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Broadening Crop Protection Options with Biostimulantsqrcode

Oct. 24, 2019

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Oct. 24, 2019

 
Author: Dr David Pennell

 
Biostimulants and related products are likely to form a crucial part of future crop protection programmes to complement other means of controlling the sources of biotic and abiotic stress which limit production.

Orion Future Technologies, based in the UK, have been developing the use of biostimulants, natural elicitors, nutrient, silicon and salicylic acid technologies since 2005. Their products are now used in Europe, Africa and Central America on a wide range of crops to improve crop performance. Initially based on developing a consistent formulation of bioavailable silicon OrionFT have used this technology as a base to build formulations of silicon with other nutrients and biostimulants.

Over the years the team has worked with a number of academic and research partners including the University of Hertfordshire, and the University of Reading.  OrionFT products are also included in research projects funded in UK by growers via AHDB Horticulture.
Work on strawberry mildew with Dr Avice Hall’s team at the University of Hertfordshire, has been especially successful and is useful in both demonstrating the effectiveness of the OrionFT silicon product, Sirius in contributing to controlling the disease but they have also begun to demonstrate how silicon behaves within plants.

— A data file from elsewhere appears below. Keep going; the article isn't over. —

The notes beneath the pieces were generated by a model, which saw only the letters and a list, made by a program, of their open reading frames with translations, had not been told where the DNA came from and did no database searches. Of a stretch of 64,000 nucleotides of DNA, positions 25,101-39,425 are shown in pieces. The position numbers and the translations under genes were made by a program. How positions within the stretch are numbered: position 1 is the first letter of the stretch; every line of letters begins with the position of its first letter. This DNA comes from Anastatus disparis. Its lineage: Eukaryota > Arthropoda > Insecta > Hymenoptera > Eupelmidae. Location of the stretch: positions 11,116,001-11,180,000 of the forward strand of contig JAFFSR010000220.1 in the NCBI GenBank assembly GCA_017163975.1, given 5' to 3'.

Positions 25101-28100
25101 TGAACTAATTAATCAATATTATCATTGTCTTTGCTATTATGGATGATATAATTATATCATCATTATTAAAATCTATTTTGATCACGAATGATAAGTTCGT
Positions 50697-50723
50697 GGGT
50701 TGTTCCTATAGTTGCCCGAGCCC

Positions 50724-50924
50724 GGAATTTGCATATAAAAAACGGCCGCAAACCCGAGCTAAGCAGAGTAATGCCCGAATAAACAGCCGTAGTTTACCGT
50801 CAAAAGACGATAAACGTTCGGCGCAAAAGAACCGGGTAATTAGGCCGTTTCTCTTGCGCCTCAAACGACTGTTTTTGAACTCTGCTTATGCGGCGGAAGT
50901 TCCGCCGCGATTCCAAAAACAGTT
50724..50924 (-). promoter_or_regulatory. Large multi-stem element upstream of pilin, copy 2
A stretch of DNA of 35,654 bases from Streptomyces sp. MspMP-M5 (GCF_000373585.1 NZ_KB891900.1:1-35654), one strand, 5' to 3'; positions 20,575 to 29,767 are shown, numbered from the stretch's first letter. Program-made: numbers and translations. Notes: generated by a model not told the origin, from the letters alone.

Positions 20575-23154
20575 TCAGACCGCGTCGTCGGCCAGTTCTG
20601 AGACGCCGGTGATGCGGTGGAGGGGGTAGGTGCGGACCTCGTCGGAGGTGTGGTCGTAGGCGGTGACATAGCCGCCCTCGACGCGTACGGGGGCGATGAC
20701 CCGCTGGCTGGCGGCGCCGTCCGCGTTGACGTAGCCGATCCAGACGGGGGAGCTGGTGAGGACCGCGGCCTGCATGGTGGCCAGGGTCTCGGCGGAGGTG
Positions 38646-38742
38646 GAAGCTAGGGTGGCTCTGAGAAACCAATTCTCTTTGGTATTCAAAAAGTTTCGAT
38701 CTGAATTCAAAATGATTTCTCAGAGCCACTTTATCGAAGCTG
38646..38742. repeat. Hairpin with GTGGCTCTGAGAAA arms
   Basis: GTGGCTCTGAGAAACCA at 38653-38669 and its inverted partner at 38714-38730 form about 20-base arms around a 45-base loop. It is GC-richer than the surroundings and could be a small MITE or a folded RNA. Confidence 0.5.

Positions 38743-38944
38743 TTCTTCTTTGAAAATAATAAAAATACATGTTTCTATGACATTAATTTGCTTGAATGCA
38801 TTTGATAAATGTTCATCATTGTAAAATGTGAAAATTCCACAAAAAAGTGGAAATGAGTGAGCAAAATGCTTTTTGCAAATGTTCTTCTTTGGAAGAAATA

Early work on silicon products (Sirius) from 2008 to 2011 showed that spraying of the silicon nutrient onto leaf surfaces results in accumulation of silicon in all strawberry varieties tested and resulted in increased length of leaf hairs and also in increased density of leaf hairs on all varieties tested. In one variety which naturally had no leaf hairs on upper surfaces, leaf hairs grew.  Silicon nutrient applied to the roots as a soil application resulted in more silicon being accumulated in the plants than when comparable amounts/concentrations were sprayed onto the leaves. When silicon nutrient was used as a spray in the field a reduced germination of ascospores, led to a reduction in the initial inoculum for the development of epidemics of powdery mildew of strawberry.

Field trials between 2011and 2013 with open field soil grown crops compared treatment of potassium bicarbonate alone, Silicon nutrient alone, Silicon nutrient combined with K50. Results showed that when silicon was sprayed onto the leaves silicon accumulated in the plants in proportion to the concentration of silicon applied, the trials also showed that the build-up of the epidemic was slower when the plants were sprayed with silicon alone as compared with K50 alone. The spraying of silicon resulted in smaller and fewer powdery mildew colonies on the leaf surface, this had a subsequent effect of reducing the overwintering stage of the pathogen (chasmothecia) and thus reducing disease carry over from one season to the next. The spraying of silicon also postponed the start of the disease epidemic build up on treated plants. The trial also showed that silicon treated leaves were thicker than untreated leaves. The trial also suggested that if the silicon was to reduce epidemic build-up of mildew the silicon needed to be applied to the plant before the pathogen spores started to germinate.